The doned, only that the king of Spain would queen received him more favourably SEPTEMBER, 1840.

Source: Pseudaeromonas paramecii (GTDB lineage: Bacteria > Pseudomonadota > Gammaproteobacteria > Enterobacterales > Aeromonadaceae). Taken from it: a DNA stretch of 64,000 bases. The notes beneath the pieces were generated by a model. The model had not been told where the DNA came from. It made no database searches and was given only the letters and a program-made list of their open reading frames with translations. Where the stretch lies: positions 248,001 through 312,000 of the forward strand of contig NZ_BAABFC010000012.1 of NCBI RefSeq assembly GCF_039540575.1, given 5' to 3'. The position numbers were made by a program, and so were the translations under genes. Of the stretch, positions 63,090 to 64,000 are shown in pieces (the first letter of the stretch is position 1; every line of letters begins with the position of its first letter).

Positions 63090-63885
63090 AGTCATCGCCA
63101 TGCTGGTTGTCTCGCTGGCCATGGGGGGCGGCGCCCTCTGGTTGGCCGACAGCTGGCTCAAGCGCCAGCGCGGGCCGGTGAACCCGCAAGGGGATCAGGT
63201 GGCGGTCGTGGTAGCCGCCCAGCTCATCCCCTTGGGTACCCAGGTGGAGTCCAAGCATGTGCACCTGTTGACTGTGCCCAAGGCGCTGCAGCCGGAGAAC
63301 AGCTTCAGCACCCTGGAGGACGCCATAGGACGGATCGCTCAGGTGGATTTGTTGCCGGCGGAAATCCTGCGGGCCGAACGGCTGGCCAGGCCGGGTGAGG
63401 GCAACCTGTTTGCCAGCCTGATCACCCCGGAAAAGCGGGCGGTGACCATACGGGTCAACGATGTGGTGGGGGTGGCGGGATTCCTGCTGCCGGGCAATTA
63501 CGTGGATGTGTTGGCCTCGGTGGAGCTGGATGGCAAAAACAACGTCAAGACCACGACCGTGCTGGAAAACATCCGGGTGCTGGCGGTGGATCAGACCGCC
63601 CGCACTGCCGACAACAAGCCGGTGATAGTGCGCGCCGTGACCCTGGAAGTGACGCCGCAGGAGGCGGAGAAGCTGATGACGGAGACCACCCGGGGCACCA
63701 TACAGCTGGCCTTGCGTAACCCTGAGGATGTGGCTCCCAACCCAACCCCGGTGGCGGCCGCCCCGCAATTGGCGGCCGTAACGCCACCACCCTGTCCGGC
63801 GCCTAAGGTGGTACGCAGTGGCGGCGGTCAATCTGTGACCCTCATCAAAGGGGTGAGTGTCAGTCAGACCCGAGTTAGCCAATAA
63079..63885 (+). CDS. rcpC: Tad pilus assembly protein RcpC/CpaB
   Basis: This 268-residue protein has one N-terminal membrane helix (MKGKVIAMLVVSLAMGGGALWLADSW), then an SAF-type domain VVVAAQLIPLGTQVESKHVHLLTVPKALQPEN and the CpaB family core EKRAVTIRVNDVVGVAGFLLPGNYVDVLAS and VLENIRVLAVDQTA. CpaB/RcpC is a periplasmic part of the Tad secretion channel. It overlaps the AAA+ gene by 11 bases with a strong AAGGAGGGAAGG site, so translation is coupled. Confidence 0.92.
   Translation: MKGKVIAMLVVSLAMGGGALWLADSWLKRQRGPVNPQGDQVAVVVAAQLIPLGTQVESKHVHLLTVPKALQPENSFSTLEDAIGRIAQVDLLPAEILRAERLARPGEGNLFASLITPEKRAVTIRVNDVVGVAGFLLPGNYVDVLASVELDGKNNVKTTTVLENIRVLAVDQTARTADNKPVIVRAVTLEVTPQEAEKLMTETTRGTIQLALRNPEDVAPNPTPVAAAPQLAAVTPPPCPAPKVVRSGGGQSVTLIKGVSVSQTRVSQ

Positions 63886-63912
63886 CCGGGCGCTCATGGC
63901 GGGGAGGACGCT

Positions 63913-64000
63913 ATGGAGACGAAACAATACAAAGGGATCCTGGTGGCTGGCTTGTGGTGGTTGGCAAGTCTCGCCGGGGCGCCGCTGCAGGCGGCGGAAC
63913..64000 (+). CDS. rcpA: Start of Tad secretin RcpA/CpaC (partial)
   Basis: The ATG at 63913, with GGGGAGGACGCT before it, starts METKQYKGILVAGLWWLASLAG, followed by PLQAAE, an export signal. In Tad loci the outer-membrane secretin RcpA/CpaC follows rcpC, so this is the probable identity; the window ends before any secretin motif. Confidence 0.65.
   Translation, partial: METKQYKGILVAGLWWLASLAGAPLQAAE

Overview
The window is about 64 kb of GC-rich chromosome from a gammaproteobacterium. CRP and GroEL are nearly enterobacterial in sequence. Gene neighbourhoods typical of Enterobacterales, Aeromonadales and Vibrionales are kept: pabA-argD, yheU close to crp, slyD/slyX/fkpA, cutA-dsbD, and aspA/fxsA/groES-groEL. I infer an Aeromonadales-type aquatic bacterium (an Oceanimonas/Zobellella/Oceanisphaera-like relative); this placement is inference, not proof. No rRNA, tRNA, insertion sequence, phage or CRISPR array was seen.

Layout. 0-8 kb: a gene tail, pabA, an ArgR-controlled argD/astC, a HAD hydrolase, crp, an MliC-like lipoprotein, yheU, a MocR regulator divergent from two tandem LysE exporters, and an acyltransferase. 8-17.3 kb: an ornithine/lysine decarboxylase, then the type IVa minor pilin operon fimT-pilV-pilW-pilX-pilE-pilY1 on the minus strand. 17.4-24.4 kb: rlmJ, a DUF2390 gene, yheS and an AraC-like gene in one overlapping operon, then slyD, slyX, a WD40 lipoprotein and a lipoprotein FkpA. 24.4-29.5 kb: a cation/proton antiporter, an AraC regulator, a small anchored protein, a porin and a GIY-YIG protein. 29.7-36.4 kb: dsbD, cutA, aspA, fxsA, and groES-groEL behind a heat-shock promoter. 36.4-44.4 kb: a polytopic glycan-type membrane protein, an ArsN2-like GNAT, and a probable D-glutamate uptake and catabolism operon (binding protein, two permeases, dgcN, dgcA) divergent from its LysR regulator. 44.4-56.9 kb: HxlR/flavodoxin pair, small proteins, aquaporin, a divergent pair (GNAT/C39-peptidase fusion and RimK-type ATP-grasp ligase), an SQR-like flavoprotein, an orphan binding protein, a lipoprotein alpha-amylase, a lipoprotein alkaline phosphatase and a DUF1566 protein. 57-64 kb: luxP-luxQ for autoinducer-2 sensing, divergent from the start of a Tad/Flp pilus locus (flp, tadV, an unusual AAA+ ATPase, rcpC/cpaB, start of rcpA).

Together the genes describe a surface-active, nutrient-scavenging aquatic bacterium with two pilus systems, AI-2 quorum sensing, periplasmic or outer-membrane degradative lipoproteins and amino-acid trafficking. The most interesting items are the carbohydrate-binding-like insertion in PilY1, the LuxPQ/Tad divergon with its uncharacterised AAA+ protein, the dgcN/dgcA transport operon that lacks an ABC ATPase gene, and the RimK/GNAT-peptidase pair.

than he expected; but in the latter part | threatened by lord Cobham and Raleigh. of the day, she sent him orders to confine The lord-keeper Egerton, chief justice himself to the rooms which he occupied, Popham, and others, proceeded thither and expressed her anger to those who from court, being sent by the queen to had accompanied him: she now habitu- inquire the cause of the proceedings ally indulged in coarse and even profane going forward. After some altercation, language, when excited, and highly dis- Essex left these nobles in charge of a pleased. A little reflection showed that part of his followers, and hastened into Essex was much to blame in thus hastily the city, with about two hundred men, leaving his post of duty. Harrington calling upon the citizens to arm themgives a lively description of his own re- selves. The principal citizens being ception. The privy council were directed usually assembled at that hour, to hear to examine Essex; they severely censured the sermon at Paul's Cross, Essex hoped his proceedings in the conduct of the to have found them ready and willing to war, and in quitting Ireland without join him; but a message, early in the leave. He was afterwards subjected to a morning, from the queen to the lord fuller inquiry before commissioners; he mayor, had put that officer on luis guard. was then removed from his offices, and Essex was generally beloved; but the ordered to remain a prisoner in his own people neither understood the matter, house, till the queen should be pleased to nor followed him. His plan having allow him to be at liberty.